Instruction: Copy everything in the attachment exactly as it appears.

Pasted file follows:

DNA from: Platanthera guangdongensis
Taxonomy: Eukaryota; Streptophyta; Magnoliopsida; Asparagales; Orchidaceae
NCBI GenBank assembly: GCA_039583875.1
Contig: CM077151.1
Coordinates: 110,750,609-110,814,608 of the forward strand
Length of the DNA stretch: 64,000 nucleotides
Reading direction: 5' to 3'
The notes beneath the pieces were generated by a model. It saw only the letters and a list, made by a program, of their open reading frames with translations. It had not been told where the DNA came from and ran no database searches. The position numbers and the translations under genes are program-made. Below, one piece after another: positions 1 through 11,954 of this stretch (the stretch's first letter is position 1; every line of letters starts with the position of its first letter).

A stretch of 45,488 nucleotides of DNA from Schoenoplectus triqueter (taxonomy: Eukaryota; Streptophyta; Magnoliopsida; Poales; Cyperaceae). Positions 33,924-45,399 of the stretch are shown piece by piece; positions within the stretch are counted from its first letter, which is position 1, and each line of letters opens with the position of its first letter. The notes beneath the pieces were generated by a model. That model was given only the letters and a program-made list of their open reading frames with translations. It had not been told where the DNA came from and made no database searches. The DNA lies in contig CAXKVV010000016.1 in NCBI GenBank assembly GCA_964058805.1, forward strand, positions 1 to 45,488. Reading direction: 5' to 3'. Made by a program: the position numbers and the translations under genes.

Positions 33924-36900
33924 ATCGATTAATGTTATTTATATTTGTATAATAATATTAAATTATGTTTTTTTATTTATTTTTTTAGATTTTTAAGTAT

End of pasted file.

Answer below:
DNA from: Platanthera guangdongensis
Taxonomy: Eukaryota; Streptophyta; Magnoliopsida; Asparagales; Orchidaceae
NCBI GenBank assembly: GCA_039583875.1
Contig: CM077151.1
Coordinates: 110,750,609-110,814,608 of the forward strand
Length of the DNA stretch: 64,000 nucleotides
Reading direction: 5' to 3'
The notes beneath the pieces were generated by a model. It saw only the letters and a list, made by a program, of their open reading frames with translations. It had not been told where the DNA came from and ran no database searches. The position numbers and the translations under genes are program-made. Below, one piece after another: positions 1 through 11,954 of this stretch (the stretch's first letter is position 1; every line of letters starts with the position of its first letter).

A stretch of 45,488 nucleotides of DNA from Schoenoplectus triqueter (taxonomy: Eukaryota; Streptophyta; Magnoliopsida; Poales; Cyperaceae). Positions 33,924-45,399 of the stretch are shown piece by piece; positions within the stretch are counted from its first letter, which is position 1, and each line of letters opens with the position of its first letter. The notes beneath the pieces were generated by a model. That model was given only the letters and a program-made list of their open reading frames with translations. It had not been told where the DNA came from and made no database searches. The DNA lies in contig CAXKVV010000016.1 in NCBI GenBank assembly GCA_964058805.1, forward strand, positions 1 to 45,488. Reading direction: 5' to 3'. Made by a program: the position numbers and the translations under genes.

Positions 33924-36900
33924 ATCGATTAATGTTATTTATATTTGTATAATAATATTAAATTATGTTTTTTTATTTATTTTTTTAGATTTTTAAGTAT